A Charlottesville startup is moving toward the frontlines of America’s cyber wars.
 
Mission Secure recently announced the closing of an $8 million Series A financing round led by Energy Innovation Capital and Chevron Technology Ventures. The company makes proprietary software and hardware to protect the control systems used by the energy, defense and transportation industries.
 
David Drescher, co-founder and CEO of Mission Secure, said the new investment by major players in the global energy industry “sends a signal that we are ‘for real’ in this business.”
 
Drescher said Mission Secure will use the funding to double its workforce, adding 25 employees at the company’s Charlottesville headquarters and its energy division in Houston.
 
While most cybersecurity companies worldwide focus on protecting email and IT for businesses, Mission Secure is among a much smaller number specializing in industrial systems.
 
“We are addressing a problem without a solution,” said Daniel Park, co-founder and chief technology officer at Mission Secure. “We have to create something new and pave our own way.”
 
“There will be winners and losers in this space,” Park added. “We are gambling on whether we, as a small company, will be the solution. But the problem is only going to get worse.”
 
Many attacks on industrial machinery or weapons systems target the sensors that monitor their physical environment. “Spoofing” these sensors — feeding them false data — can leave human operators oblivious to eminent disasters, such as an overflowing tank of petrochemicals or a hijacked drone.
 
By analyzing information within sensors, Mission Secure’s MSi Platform can detect an attack while it is in progress and recommend actions to stop it.
 
“Our on-site computers monitor everything that’s happening and block these threats,” Drescher said.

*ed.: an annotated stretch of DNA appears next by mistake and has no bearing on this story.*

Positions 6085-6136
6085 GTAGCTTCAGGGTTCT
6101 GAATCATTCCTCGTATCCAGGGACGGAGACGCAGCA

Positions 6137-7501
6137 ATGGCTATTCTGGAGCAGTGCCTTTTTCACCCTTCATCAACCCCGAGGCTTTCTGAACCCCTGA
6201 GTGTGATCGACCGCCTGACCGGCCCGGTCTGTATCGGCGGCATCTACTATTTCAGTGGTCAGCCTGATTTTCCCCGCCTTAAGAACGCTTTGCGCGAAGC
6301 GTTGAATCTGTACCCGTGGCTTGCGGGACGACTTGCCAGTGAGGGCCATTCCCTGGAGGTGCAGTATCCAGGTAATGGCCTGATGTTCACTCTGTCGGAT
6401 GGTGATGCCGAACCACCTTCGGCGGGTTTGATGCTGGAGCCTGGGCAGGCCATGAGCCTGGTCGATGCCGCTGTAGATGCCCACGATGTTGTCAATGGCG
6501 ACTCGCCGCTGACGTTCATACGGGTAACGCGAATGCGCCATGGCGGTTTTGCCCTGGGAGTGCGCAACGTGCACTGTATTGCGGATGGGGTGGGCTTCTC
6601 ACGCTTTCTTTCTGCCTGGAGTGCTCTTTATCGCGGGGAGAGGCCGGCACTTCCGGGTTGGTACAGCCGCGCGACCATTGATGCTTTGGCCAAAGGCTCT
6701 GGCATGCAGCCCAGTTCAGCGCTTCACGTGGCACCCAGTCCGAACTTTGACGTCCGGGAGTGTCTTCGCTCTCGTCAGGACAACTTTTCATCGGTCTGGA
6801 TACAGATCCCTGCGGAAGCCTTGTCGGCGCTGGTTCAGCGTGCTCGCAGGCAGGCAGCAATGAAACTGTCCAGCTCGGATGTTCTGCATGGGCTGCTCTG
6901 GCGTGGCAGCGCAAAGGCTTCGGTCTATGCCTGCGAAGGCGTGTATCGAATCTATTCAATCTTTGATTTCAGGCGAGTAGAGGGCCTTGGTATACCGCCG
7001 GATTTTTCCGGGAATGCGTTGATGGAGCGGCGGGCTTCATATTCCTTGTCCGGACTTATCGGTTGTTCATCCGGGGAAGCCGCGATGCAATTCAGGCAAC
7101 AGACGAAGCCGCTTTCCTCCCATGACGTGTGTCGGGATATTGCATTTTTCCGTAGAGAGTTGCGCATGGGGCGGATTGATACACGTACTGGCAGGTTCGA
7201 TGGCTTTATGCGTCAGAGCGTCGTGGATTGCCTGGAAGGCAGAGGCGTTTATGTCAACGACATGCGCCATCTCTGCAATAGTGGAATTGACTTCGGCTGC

A 2013 executive order by then-President Barack Obama identified the growing cyber threat to America’s critical infrastructure as “one of the most serious national security challenges we must confront.” Since then, American oil refineries, hydroelectric dams and other utilities all have been targeted by foreign state-sponsored cyberattacks.
 
“The adversaries are getting better and more sophisticated,” Drescher said.
 
Drescher and Park previously founded Roam Secure, which provided emergency response communications and mass notification services to government and industry. They founded Mission Secure in 2014 with Edward Pernotto, the company’s vice president for defense.
 
Mission Secure uses technology invented by Barry Horowitz, a professor at the University of Virginia’s School of Engineering & Applied Science. The UVa Licensing & Ventures Group holds the rights to this intellectual property.
 
The UVa LVG Seed Fund made an initial investment in Mission Secure in 2017 and also participated in the recent Series A round.
 
Bob Creeden, managing director of the seed fund, said he is pleased with Mission Secure’s performance thus far.
 
“Our support during this funding round alongside influential investors will further accelerate Mission Secure’s growth as a leading control system cybersecurity company,” Creeden said.
 
This year, UVa opened a new research center, the Link Lab, to provide ongoing support for research on cyber-physical systems.
 
Nicola Bezzo, an assistant engineering professor at UVa, is studying ways to make autonomous vehicles more resilient to cyber threats.
 
“Automation and cyber-physical systems are becoming really important in our society, but they are not always built with security in mind,” Bezzo said. “There is still time to improve the situation. But if we are not proactive, we may find that we were too late.”
 
The other firms participating in Mission Secure’s Series A round were R/GA Ventures, Macquarie Capital, Blue Bear Capital and the Charlottesville-based Felton Group LLC.